Defending “Stand Your Ground” Laws: Opposing the Provocation of an Attack to “Defend” Yourself

In the month since Trayvon Martin was shot and killed by George Zimmerman, some have called for the repeal of the law that may have allowed the young man’s killer to remain out of a jail cell. The law in question is referred to as a “Stand Your Ground Law” which states that “[a] person is justified in using force, except deadly force, against another when and to the extent that the person reasonably believes that such conduct is necessary to defend himself or herself or another [person] against the other’s imminent use of unlawful force.” Deadly force, like that used by Zimmerman, is allowed under the law only if the person “reasonably believes that such force is necessary to prevent imminent death or great bodily harm to himself or herself or another [person] or to prevent the imminent commission of a forcible felony.”
Zimmerman’s own lawyer, Craig Sonner, says “In my legal opinion, that’s not really applicable to this case. This is self-defense, and that’s been around for forever — that you have a right to defend yourself. So the next issue (that) is going to come up is, was he justified in using the amount of force he did?”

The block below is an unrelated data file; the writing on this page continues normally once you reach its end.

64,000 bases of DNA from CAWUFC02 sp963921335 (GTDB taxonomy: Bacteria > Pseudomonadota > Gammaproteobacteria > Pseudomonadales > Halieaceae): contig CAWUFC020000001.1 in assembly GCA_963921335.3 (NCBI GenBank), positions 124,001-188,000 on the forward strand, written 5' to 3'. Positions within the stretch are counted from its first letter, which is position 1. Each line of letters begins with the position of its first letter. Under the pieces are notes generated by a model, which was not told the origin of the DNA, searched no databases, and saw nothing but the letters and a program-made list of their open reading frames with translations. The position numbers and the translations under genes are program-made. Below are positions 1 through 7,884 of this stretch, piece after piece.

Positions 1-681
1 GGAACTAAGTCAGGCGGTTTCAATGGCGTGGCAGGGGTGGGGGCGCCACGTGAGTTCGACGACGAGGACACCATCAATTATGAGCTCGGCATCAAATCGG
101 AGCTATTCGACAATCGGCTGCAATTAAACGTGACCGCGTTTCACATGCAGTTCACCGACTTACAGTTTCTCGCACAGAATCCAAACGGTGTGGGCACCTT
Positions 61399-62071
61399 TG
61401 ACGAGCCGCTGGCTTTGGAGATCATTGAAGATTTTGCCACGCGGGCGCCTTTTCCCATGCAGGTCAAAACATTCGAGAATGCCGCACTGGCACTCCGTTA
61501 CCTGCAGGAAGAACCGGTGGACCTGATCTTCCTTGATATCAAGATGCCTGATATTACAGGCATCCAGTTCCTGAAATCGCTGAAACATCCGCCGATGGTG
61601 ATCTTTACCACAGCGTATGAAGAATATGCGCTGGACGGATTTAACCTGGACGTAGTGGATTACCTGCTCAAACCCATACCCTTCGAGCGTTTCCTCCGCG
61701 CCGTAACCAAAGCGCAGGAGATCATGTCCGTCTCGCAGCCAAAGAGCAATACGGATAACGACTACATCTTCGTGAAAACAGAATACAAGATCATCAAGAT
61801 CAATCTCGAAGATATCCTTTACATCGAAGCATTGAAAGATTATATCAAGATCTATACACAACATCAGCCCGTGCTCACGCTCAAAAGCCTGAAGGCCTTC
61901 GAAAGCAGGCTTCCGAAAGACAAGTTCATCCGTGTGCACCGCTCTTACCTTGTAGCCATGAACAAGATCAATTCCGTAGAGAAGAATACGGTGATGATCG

The Ocala Star-Banner reports, “Recently released records show that before the shooting, Zimmerman called 911 and was told by a dispatcher to wait for police, but he continued to follow Martin. Zimmerman told police there was an altercation before the shooting. The case was sent to the local state attorney’s office and is set to be heard by a grand jury in April.”
Former Florida Gov. Jeb Bush, who signed “Stand Your Ground” into law, also said he does not believe it applies to the case, “Stand your ground means stand your ground. It doesn’t mean chase after somebody who’s turned their back.”
As someone who believes in the right to self-defense, I support the existence of “Stand Your Ground” laws and believe that every person has the right to defend themselves wherever they have a right to be. I draw the line at instigating or provoking someone to attack so that you can then “defend” yourself and/or using unwarranted or excessive force to defend yourself; as it seems may have been the case with Zimmerman, who admittedly followed Trayvon Martin before an altercation that lead to Martin’s death.